Drawing from their in-depth knowledge of nuclear inspections and of robotic inspection technology, the Exelon Clearsight team chose the Elios 2 to perform this inspection.
View of the Elios 2 from above operating outside the nuclear containment building
The unique case design and latest-generation technology of the Elios 2 enabled the team to get up close to the concrete walls and to collect the necessary visual data.
So—was the Exelon Clearsight team able to conduct an ASME XI inspection by drone?
Yes, they were.
A video highlighting Exelon Clearsight's work conducting the ASME XI inspection
In two weeks using a team of just four people Exelon Clearsight personnel inspected all 40k square feet of the containment building by drone, taking identification and high-resolution photographs of more than 150 areas of interest.
In the end, they were able to ensure 100% coverage of the structure; that was no easy feat given its huge size.
Exelon Clearsight delivered a comprehensive report to the customer highlighting the data gathered, which included detailed categorization of all the suspected defects within the structure accompanied by photogrammetric measurements.
Benefits to Using the Elios 2
Here are all the benefits Exelon Clearsight helped its client realize by using the Elios 2 to perform this inspection:
- Safety. A traditional ASME XI inspection requires inspectors to stand on scaffolding and cranes at significant heights as well as using rope access to rappel or climb within the structure. Using the Elios 2 removed the need to put people in harm's way.
- Speed. A traditional inspection would have taken 6 weeks. The Elios 2 reduced the time needed for the inspection to just two weeks.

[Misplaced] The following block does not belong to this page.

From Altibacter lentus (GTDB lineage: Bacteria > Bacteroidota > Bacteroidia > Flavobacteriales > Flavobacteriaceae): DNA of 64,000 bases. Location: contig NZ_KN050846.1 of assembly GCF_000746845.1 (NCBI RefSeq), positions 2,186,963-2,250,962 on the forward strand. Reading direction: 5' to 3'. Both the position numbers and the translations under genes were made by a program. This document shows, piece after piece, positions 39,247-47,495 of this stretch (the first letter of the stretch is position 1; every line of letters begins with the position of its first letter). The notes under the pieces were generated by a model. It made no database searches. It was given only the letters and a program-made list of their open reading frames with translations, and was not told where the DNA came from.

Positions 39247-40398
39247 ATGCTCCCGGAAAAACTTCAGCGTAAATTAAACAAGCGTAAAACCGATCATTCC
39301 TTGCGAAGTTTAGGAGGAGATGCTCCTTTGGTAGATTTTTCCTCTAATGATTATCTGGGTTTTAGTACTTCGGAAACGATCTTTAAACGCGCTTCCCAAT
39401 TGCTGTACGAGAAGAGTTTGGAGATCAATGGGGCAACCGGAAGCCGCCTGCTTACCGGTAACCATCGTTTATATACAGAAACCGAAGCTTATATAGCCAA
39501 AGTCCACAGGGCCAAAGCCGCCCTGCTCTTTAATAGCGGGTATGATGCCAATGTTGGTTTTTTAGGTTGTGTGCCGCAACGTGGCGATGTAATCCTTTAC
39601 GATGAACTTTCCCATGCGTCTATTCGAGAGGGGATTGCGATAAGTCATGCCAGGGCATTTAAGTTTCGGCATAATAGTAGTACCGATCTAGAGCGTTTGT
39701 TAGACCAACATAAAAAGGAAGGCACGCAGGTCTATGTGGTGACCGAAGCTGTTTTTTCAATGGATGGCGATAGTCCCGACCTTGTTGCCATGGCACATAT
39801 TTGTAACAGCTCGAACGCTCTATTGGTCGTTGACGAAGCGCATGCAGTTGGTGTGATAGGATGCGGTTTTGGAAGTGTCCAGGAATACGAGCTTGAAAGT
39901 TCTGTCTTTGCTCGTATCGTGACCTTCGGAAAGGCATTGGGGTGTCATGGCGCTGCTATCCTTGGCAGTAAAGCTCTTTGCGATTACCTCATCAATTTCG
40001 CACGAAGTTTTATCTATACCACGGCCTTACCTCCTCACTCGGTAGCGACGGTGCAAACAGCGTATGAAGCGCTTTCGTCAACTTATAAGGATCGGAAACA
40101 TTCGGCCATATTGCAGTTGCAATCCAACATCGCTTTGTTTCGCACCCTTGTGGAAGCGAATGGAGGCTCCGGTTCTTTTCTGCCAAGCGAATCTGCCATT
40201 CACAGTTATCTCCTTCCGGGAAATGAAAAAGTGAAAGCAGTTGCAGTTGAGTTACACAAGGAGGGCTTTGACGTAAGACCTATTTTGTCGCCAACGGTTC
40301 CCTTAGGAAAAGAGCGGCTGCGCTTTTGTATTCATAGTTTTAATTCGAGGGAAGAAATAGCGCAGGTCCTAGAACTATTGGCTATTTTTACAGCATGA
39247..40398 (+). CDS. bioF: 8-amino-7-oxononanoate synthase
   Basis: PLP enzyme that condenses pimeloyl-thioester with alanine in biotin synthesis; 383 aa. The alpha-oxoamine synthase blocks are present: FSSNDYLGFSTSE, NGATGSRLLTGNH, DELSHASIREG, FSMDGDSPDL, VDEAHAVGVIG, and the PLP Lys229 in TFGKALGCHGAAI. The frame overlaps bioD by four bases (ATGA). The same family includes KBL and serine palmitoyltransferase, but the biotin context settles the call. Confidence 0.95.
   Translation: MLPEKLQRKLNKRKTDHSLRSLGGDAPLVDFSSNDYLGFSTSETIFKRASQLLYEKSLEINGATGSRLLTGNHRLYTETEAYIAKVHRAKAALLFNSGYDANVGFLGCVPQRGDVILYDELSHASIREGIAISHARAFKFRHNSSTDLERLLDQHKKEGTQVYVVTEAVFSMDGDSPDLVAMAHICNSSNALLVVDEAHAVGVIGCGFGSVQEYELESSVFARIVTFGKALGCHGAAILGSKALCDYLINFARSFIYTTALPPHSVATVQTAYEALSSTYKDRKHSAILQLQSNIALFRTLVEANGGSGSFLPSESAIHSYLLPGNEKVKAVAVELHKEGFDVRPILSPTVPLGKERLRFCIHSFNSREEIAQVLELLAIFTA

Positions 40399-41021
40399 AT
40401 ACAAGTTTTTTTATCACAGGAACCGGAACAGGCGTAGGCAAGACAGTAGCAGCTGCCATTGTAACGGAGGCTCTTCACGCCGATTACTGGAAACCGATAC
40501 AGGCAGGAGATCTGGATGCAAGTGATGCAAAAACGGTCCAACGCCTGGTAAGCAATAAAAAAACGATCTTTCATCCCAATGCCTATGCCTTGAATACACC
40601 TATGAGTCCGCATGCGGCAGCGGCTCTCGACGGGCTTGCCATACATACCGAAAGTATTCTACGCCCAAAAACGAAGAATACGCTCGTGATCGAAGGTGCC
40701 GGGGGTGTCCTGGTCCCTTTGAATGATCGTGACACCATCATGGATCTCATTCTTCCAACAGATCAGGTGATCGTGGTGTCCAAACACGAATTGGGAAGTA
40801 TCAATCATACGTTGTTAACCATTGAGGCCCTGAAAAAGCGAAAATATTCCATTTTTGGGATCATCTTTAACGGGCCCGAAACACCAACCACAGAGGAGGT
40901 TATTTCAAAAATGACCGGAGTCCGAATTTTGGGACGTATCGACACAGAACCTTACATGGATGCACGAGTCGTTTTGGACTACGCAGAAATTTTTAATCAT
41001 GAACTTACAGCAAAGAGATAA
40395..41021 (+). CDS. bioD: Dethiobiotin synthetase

- Work hours. A traditional approach would require 3 qualified inspectors. The Elios 2 reduced that number to just 1.
- Access. The Elios 2 unique cage design allowed operators to have confidence when getting very close to objects within the containment building in order to collect visual data.
- Improved data. Using the drone allowed inspectors to collect better, more detailed data than they would have been able to collect using traditional approaches.
- Complexity reduction. A secondary benefit to using a drone is that it reduced the amount of people and supporting equipment that had to be on-site for the inspection, significantly reducing the overall complexity of the project.
Exelon Clearsight’s work in this nuclear containment building inspection shows that the Elios 2 can be used to help inspectors satisfy the strictest possible requirements of the ASME XI code.
The Exelon Clearsight team now wants to take the processes it established for this project and apply them to more containment building inspections. For every single ASME XI inspection it conducts by drone, hundreds of man hours in dangerous situations are avoided, as well as hundreds of hours of downtimes for crucial assets.
Further, this inspection demonstrates that the Elios 2 could be useful for inspecting many other types of concrete structures for signs of aging and degradation.
The possibilities for taking the methods Exelon Clearsight developed for this inspection and applying them elsewhere are vast.
About Exelon Clearsight
Exelon Clearsight is a wholly owned subsidiary of Exelon, which serves more than 10 million customers through its six electric and gas utilities. Exelon Clearsight’s deep, end-to-end integration in the utility industry gives them a balanced perspective and unique insights, which they leverage to offer new ideas and create new value for their clients.